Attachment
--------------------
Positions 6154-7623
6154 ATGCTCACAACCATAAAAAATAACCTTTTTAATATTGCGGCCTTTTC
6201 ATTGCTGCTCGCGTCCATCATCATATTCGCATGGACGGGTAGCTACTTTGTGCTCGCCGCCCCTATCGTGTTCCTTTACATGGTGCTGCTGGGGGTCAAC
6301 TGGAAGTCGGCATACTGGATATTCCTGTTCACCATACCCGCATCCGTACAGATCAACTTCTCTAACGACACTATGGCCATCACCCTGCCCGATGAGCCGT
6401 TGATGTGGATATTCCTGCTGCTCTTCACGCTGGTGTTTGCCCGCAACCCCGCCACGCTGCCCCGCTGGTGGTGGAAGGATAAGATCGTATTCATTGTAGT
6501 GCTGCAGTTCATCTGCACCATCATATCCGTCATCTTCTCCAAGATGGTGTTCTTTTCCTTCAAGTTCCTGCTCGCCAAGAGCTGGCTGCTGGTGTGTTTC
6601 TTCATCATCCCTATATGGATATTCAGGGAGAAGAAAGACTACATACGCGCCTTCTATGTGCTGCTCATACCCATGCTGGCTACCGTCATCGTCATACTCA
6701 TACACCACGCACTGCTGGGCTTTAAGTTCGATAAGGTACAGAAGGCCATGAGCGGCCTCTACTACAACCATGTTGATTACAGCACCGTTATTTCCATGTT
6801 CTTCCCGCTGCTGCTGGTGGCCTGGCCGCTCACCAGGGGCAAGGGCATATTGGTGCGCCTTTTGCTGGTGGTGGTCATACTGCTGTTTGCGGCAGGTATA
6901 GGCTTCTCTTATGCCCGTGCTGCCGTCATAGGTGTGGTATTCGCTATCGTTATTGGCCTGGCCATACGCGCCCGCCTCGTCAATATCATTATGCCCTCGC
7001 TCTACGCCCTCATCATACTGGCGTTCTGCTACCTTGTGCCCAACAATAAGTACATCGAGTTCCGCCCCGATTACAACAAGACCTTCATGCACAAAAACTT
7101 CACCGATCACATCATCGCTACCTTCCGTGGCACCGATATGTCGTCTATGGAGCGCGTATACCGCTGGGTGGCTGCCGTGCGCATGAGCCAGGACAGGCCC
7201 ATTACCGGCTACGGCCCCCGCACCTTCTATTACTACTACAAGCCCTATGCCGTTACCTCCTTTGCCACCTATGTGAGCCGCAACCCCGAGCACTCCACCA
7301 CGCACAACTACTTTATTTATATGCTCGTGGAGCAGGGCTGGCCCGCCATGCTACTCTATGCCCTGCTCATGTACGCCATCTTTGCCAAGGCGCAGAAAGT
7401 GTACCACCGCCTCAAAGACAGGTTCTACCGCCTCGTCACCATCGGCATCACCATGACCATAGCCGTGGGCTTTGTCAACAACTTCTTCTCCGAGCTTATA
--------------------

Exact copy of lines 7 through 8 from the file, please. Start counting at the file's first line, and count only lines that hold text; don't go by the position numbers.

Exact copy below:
6601 TTCATCATCCCTATATGGATATTCAGGGAGAAGAAAGACTACATACGCGCCTTCTATGTGCTGCTCATACCCATGCTGGCTACCGTCATCGTCATACTCA
6701 TACACCACGCACTGCTGGGCTTTAAGTTCGATAAGGTACAGAAGGCCATGAGCGGCCTCTACTACAACCATGTTGATTACAGCACCGTTATTTCCATGTT